People's spitting habit pushes Hyderabad down in Swachh Sarvekshan list

The city can never be completely clean unless people stop spitting in public places. More than the slap of fines the change needs to to come from within.

Published: 26th April 2018 05:31 AM  |   Last Updated: 26th April 2018 05:31 AM   |  A+A-

Express News Service

HYDERABAD: Hyderabad is ranked as the best city for living in India for the fourth time in a row, it features at 22nd position in the list of cleanest city which features 30 other Indian cities. The list is released by Swachh Sarvekshan published by Ministry of Urban Development, Government of India, and Central Pollution Control Board (CPCB) of India. Both the data facts present a contrast. Keeping aside pollution and other factors it’s the great spitting habit of people in the city which has pushed it down the list of cleanliness unifying the city with those dirtied with spit. A national habit that spitting has become, one can see betel juice stains in government offices, public places, parks and even lifts stinking badly from a distance. So who are these people who grace the ground with their saliva all around?

Well, the usual rant is targetted at those auto rickshaw drivers who with each honk, cuss and spit at one another before starting the race of overtaking other vehicles. Or those pedestrians who while taking a turn on the road just open their mouth and out goes from their mouth the spit. But can one expect a well-dressed gentleman driving his Audi doing this? Or that man clad in his Puma joggers and Nike shoes spitting where he goes for walk. Welcome to the reality! These are as much responsible for sullying the streets and roads as others. Says Naina Duuvri a regular at KBR Park, “The other day I scolded a man for spitting on grass. Instead of feeling ashamed he grinned saying ‘there’s no other place to spit’!” She fumed in anger and complained to the authorities at the park. One staffer told her that they threaten them if questioned. A disappointed Naina went to another corner of the park and the moment she sat on the grass a sticky substance came in contact with her feet. Lo and behold! Spit! She was disgusted to find a group of decent old man chatting afar and continuously spitting on the rocks near which they sat.

It’s not Naina’s ordeal alone. People don’t even respect heritage structure. Sarosh P, who has made the city his home spotted the security guard posted at Charminar spitting right there. He shares, “I was shocked. It’s a heritage structure and the person employed over there was spitting at the gate. Shameful. I gave him a piece of my mind. He just grinned completely ignoring my words. So what is it that makes a state, a nation or a city spit? Is it just a habit? Or carelessness. Despite the fact that there have been attempts like Spit Free India campaign to remove this dirty mass habit. Raja Narasimhan, co founder of the campaign asserts, “Of course, it’s a habit which has pervaded the country for years.” So what the government is doing? Are there laws to curb this nuisance? Union Health Minister JP Nadda had once promised that he would get to ban spitting in public.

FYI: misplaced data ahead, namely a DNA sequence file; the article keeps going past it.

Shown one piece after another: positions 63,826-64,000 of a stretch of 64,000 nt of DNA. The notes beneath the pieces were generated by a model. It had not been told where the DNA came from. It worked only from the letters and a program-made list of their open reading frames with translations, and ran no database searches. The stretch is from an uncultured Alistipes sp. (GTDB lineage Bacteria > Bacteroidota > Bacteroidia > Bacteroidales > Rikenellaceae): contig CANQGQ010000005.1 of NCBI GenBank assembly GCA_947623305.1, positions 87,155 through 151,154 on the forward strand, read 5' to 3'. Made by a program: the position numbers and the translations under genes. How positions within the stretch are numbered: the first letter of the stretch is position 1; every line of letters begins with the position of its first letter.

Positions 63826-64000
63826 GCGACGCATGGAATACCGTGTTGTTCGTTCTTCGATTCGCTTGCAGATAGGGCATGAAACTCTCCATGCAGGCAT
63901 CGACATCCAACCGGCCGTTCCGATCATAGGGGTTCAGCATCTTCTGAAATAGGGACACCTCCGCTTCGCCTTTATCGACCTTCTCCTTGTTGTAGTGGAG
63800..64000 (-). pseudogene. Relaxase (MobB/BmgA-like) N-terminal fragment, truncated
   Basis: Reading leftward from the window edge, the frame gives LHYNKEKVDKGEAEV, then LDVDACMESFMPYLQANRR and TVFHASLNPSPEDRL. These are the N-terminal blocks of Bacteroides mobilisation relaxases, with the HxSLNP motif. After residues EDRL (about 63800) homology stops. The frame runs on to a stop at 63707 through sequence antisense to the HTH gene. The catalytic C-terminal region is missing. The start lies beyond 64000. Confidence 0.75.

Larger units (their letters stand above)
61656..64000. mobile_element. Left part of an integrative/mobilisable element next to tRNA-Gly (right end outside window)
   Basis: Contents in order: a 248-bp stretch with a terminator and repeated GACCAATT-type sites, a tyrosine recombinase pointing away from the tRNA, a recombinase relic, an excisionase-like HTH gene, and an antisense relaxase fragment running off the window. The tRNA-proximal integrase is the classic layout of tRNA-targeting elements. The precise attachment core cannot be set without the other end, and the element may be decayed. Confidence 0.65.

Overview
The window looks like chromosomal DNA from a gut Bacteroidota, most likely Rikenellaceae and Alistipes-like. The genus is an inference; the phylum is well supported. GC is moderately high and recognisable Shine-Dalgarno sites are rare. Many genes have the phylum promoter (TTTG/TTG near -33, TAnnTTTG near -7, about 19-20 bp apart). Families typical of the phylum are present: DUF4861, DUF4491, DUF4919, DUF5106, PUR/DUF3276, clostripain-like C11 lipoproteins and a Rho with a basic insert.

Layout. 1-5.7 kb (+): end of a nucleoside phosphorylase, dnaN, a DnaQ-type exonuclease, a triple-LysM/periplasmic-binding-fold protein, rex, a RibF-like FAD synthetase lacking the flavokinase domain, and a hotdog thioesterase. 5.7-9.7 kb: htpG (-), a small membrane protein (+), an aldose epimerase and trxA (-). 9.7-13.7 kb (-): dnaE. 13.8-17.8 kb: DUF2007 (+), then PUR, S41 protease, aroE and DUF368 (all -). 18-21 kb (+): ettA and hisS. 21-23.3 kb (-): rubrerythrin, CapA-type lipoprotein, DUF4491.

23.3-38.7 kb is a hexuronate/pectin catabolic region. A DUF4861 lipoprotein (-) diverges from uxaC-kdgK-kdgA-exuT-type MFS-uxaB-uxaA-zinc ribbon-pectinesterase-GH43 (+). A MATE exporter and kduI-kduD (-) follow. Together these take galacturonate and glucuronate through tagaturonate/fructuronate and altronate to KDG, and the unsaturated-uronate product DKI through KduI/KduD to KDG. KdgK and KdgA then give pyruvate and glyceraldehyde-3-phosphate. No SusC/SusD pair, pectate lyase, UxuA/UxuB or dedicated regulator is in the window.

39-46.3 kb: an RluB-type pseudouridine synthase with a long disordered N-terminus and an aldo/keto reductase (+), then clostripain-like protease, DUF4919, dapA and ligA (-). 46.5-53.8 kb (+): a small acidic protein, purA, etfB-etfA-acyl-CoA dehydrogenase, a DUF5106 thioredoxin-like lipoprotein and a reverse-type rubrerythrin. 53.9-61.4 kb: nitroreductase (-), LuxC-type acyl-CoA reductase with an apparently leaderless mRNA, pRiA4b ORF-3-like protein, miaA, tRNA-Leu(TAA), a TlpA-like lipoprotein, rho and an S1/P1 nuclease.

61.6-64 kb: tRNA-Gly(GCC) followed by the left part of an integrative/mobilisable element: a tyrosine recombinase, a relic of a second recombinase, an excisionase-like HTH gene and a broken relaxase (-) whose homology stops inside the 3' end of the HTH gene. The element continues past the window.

Though several municipal laws do have provisions to ban spitting in public with a penalty, the problem is that the same is not implemented. Greater Hyderabad Municipal Corporation (GHMC) can slap those who spit with Rs500 fine according to sanitation bye-laws. But laws aside isn’t it common sense not to spit in public spaces especially parks. Says Kaajal Maheshwari environment activist, “Spitting in the park, though is a surface issue needs to be addressed. It’s a national park and not a municipal one that people can do whatever they want.” Point indeed, but are people ready to look within themselves? Certainly not in the ‘sp[l]it’ of a second!


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